Offline CurlyFan1934

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    Re: The Worst Stooge Shorts There Never Were
    « Reply #43 on: March 23, 2017, 04:33:19 PM »
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  • Cheap Chirps

    This is a Joe Palma-era Stooge short wherein Moe, Larry and "Shemp" buy two birds for very low prices, for absolutely no reason at all. Then, there is archive footage from "Hold hands you lovebirds!" scene from Brideless Groom for absolutely no reason at all. I guess because there's a bird in that scene? I don't know. The plot is confusing. We then go to a rehash of Cuckoo on a Choo-Choo but with birds playing Shemp and Moe.. And for that matter all of the other actors too. And then at the end Moe and Larry visibly quit for some reason and just leave Joe Palma in bird form and then the director yells "Cut" and then the short ends. It's really quite a confusing short.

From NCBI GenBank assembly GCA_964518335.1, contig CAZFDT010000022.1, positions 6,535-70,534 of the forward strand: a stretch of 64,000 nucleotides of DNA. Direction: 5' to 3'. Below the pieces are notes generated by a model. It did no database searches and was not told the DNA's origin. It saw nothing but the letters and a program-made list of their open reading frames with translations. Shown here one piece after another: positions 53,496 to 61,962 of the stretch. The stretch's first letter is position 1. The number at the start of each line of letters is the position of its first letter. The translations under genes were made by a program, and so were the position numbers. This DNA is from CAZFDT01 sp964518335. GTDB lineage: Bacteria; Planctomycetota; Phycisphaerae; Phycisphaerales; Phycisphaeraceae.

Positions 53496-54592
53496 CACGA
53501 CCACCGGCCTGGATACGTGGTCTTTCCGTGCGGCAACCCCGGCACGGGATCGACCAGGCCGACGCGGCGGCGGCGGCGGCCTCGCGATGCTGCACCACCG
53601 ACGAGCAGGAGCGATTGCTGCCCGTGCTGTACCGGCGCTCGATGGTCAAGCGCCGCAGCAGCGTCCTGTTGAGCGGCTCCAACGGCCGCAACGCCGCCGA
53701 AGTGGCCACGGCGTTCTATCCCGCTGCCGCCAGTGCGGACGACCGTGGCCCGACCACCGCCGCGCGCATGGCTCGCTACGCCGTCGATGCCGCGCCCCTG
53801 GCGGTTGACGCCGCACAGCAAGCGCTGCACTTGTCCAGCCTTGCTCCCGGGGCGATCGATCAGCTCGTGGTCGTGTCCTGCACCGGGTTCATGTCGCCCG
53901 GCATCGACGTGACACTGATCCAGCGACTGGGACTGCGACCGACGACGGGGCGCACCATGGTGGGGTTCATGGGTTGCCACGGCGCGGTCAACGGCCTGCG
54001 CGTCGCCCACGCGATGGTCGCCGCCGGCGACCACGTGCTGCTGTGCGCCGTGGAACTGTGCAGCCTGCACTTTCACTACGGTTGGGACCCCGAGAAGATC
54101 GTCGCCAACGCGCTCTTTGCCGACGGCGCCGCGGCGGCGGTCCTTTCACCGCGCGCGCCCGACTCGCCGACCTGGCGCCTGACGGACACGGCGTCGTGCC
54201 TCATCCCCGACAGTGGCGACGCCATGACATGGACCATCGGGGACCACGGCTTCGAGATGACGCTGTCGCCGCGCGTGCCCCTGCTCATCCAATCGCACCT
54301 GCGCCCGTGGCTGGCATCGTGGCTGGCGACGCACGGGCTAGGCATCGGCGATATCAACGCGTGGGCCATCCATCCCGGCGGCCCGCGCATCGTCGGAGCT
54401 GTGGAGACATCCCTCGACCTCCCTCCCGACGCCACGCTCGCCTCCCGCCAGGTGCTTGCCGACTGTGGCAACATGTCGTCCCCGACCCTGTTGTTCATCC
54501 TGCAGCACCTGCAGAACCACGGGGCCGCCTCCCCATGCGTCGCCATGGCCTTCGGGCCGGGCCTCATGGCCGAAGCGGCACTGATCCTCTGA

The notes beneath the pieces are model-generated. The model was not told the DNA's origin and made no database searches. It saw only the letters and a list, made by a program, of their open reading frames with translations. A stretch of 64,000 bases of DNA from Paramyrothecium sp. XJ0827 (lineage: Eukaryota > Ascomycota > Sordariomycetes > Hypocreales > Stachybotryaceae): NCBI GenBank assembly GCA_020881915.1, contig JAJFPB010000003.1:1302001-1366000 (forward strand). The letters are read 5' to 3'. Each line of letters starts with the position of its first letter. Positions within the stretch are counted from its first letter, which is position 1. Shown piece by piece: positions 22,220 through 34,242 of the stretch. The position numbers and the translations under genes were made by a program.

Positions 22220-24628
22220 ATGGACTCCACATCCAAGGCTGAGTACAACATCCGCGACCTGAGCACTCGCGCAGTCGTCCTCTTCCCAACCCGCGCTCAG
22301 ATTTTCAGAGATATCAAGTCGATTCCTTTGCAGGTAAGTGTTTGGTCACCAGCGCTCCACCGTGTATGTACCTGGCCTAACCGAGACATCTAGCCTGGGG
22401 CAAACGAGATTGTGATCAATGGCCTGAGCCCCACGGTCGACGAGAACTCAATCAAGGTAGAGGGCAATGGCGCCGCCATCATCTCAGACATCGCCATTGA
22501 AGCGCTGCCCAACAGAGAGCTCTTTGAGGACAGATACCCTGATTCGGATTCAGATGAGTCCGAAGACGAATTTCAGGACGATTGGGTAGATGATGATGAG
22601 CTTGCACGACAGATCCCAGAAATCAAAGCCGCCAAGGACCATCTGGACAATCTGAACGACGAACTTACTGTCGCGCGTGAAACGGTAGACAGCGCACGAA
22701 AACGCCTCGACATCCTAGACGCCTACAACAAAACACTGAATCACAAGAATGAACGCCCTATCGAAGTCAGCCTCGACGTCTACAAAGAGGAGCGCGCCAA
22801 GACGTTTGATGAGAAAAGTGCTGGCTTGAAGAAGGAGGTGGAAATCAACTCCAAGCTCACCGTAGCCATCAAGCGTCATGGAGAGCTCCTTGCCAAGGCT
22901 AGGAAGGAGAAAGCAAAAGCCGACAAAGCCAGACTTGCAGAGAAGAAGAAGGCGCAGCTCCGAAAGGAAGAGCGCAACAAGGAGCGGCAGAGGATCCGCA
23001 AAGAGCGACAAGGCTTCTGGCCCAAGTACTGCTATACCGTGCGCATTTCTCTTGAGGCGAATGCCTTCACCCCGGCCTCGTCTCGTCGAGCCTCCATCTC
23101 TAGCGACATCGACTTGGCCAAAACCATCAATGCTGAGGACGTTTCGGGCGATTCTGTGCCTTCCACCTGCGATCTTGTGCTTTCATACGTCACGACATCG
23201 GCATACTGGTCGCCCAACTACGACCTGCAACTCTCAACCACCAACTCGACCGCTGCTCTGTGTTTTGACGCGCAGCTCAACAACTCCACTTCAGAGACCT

Offline stoogestats

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    Re: The Worst Stooge Shorts There Never Were
    « Reply #44 on: April 14, 2017, 09:09:33 PM »
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  • I enjoy watching Cuckoo on a Choo Choo.

    Offline Big Chief Apumtagribonitz

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    Re: The Worst Stooge Shorts There Never Were
    « Reply #45 on: April 24, 2017, 07:19:49 PM »
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  • Busy Buddy (1955 (?) 1956) -